of other people were named heirs, including Caesar's remote relative Antony, a third cousin once removed on his mother's side. Antony's unwarranted hopes in the inheritance were to create grave
discords after Caesar's death. More important ultimately, however,
Caesar did continue to set precedents in concentrations of powers
and in legislative policies during the remaining nine months of his
life, precedents to which Antony would fall heir.27
Although, or perhaps because, he had been out of Rome almost
continuously for fifteen years, Caesar's lightning mind recognized
a multitude of Rome's problems and undertook possible solutions.
Most of the solutions were not highly original, but Caesar knew
the wisdom of working from established Roman pattern. Some reforms, like the adjusting of the calendar and the recalling of such
exiles as Antony's uncle Gaius,28 were widely approved. However,
major issues faced opposition which Caesar chose to ignore. The
many war-mobilized legions of both Pompey and Caesar had to be
discharged; the rewards that Caesar had promised his men had to
be paid; and enough land or other security had to be provided
them to defuse the dangers of discontented, armed soldiers. Other
dictators before Caesar had established precedents of land grants
and discharge bonuses. Caesar, like Antony and Octavian after him,
had to meet these expectations without having available the extensive public lands which earlier generals had distributed among veterans. Caesar's solution lay partly in utilizing Pompeian wealth and



land in Italy, more in colonizing the provinces, with land grants

for those trained to farm and urban colonies for many of the other
veterans and for the unemployed in Rome who were willing to
emigrate. Although thirty-five legions were still under arms when
Caesar was murdered, the number of such colonists had reached
Relief of unemployment by emigration was only one of Caesar's
policies for easing the economic tensions within Rome which festered in the disrupting conditions of prolonged civil wars, monetary instability, confiscation of property, and slave labor competition. A rigorous census reduced the number of those on state relief
from 320,000 to 150,000. Employment for the able-bodied was
secured by ordering that free labor replace one-third of the slave
laborers in herding and by greatly enlarging the public works program. Caesar's new Forum Julium and Basilica Julia, his library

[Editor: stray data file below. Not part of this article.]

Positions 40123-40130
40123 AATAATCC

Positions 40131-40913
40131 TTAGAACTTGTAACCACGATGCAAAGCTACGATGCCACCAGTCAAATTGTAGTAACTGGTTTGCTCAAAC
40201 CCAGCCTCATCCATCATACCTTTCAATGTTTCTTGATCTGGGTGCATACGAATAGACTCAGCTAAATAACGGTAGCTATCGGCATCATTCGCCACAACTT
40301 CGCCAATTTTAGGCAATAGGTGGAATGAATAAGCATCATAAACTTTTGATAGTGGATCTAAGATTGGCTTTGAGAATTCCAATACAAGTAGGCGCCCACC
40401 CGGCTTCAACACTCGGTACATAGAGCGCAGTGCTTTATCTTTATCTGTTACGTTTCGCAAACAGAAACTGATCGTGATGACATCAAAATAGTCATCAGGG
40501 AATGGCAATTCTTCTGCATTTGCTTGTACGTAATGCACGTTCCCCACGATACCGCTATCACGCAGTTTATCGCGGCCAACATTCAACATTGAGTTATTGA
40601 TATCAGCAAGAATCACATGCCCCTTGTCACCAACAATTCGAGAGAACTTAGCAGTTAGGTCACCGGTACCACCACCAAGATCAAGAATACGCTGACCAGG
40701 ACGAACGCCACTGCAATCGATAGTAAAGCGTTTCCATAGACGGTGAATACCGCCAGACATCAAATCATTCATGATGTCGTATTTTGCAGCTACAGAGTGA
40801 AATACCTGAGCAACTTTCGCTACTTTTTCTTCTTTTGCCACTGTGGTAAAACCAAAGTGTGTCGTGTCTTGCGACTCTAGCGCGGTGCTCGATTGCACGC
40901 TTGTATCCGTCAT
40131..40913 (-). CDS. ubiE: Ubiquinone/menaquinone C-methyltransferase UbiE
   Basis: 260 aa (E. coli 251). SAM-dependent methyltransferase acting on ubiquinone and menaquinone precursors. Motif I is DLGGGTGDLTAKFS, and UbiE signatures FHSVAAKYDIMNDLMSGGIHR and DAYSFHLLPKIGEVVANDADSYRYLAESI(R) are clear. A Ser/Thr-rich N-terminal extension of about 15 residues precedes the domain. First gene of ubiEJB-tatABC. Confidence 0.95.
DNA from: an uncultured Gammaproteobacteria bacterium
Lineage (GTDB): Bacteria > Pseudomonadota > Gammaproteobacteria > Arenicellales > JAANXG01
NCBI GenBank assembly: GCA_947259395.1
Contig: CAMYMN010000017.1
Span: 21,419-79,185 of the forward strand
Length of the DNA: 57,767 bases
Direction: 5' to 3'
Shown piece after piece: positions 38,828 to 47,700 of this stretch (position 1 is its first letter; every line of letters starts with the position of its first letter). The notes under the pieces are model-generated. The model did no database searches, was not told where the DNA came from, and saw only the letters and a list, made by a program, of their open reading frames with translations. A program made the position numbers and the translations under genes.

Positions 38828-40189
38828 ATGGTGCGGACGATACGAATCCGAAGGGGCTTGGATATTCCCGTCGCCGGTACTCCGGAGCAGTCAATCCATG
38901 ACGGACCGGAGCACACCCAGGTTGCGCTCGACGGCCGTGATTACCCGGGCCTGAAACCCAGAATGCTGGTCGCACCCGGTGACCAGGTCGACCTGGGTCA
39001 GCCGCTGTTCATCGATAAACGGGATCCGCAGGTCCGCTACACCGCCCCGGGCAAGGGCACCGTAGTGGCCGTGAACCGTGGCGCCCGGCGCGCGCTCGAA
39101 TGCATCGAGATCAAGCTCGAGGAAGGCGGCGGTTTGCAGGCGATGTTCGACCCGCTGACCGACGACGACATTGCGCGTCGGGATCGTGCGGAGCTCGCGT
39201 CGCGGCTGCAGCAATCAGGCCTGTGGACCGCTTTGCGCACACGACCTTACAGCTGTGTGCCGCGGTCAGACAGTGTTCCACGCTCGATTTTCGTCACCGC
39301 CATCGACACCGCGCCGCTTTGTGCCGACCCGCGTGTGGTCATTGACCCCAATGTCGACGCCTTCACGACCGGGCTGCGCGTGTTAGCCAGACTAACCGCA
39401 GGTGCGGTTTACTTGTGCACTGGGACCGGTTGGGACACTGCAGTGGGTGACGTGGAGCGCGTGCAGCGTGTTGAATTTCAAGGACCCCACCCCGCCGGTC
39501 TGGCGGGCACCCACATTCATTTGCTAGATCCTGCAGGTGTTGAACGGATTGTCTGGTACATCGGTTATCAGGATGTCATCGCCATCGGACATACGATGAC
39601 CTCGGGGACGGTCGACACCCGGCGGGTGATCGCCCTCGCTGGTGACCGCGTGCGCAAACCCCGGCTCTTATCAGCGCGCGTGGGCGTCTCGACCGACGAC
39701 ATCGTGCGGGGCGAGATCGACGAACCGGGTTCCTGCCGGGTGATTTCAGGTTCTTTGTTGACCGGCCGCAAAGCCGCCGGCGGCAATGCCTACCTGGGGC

and theater were to be in Rome. But his proposed harbors, canals,
roads, and drainage of marshes extended even beyond Italy as longterm economic improvements. Few projects were completed or
even advanced beyond the planning stage, however, and the decisions about completing them would rest with Caesar's successors.30
The area in which Caesar was most ahead of his contemporaries
lay in his relations with the provinces. His long years in Gaul had
taught him the abilities and potentials of the provincial peoples
and that talent should be utilized wherever found. In practical
terms, he worked to decentralize the state and to integrate the
provincial and Roman worlds, granting citizenship and even offices
widely to provincials and founding colonies in the western provinces. His carefulness for the colonies was reflected in his Law for
Provincial Charters (Lex Julia Municipalis], which became the
standard political pattern for urban development in the west. On
another plane, his travels in the east had shown him the wealth and
organization of the Hellenistic states and had probably contributed
to his increasingly arbitrary rule. Moreover, Cleopatra and Caesarion followed Caesar to Rome in 45 B.C. and were installed with
a retinue of servants in one of Caesar's villas, to stay until April,
44 B.C. Even Cicero knew the arrogant queen, and no doubt Antony saw her often. Her influence was probably minimal, but Caesar did order the building of a new temple to Isis, and any sugges73


tion of eastern interference scandalized the traditional Romans. It

was rumored that Caesar intended to move his capital from Rome
to the east and to be titled king outside Italy. Although probably
ill-founded, such speculation about Caesar cleared the way for Antony's later basing his center of power in Egypt.31
Certainly Caesar was treating the Senate and even the Comitia,
which had brought him much of his power, merely as his tools. He
was capable of determining issues in the name of the Senate without any consultation with this body. The Senate and Comitia were
themselves to blame in large part; they seemed paralyzed by the inadequacies of the old republican system to cope with the changing
problems. Moreover, in terror of Caesar's military power and capacity for revenge, they fawned on him, voted him extravagant and
unprecedented powers, and let him dictate the legislation which
they rubber stamped. The fact that Caesar had made the Senate
and Comitia truly ineffectual lies behind the helplessness of these
bodies when, after Caesar's death, they let Antony take over the
To carry out his various measures, Caesar needed cooperative officials. As he had arranged Antony's offices, so now he placed other
men in important posts. When useful, he arbitrarily increased the
number of officials or, as in the case of the praetorship of Antony's
brother Gaius, granted the offices to men younger than the required age. Indeed, in December, 45 B.C., Lucius Antonius, newly